The U.S. and European Union led a successful effort to get this treaty language withdrawn, as
I think American policymakers recognized, somewhere in this fight, that a powerful private company like Google is their best long-term defense in this coming global battle over the Internet.
Sure, China has managed to "replace" Google and other western Internet companies inside its borders, but only to an extent. Getting over the "great firewall" is a key act of defiance inside China, and a fairly common one. Google has the technical weapons and the financial strength to keep enabling that in ways even western governments can't.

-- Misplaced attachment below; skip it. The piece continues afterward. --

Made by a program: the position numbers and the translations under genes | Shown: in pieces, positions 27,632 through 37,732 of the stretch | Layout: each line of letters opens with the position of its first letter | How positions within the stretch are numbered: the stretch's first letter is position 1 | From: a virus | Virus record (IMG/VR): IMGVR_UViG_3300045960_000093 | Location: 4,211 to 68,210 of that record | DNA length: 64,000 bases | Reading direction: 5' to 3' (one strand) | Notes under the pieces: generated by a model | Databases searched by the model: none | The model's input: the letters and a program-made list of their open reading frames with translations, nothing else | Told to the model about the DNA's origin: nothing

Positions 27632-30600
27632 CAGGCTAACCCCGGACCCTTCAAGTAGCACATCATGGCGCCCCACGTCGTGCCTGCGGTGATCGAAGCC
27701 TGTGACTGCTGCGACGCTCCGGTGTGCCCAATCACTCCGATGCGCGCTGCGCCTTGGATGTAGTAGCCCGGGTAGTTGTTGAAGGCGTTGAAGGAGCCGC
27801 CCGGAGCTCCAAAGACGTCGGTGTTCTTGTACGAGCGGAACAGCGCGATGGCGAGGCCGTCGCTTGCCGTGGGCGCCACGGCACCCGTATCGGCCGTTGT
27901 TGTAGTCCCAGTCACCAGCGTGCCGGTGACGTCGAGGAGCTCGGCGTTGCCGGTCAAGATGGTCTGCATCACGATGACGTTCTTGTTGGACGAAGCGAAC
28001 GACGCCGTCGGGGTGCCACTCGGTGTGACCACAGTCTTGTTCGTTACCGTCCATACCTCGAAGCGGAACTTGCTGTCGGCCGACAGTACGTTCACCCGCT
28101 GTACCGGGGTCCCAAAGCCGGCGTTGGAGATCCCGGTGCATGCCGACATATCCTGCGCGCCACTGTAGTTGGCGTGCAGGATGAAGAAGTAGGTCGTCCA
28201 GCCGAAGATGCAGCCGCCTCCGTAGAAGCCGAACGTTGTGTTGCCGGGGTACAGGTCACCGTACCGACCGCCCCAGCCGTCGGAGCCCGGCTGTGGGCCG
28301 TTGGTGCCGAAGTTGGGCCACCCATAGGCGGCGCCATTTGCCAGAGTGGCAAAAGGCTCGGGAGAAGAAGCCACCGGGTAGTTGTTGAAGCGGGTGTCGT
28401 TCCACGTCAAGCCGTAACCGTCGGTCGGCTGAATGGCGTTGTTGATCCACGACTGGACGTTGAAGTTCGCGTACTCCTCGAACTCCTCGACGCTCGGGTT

So there's a sort of quid pro quo developing. In exchange for using its technical and financial might on behalf of western standards it believes in, Google is being left alone in the name of a free Internet. Whether Google is "evil" or not is less the question than the fact that Google, the Internet's most powerful player, is American.This isn't all good news. Local governments around the world are going to increase their pressure for taxes, for censorship, and local as opposed to global control of the resource. Google will keep having to balance its own interests against those of local government critics -- its recent move to avoid obscenity in image search,
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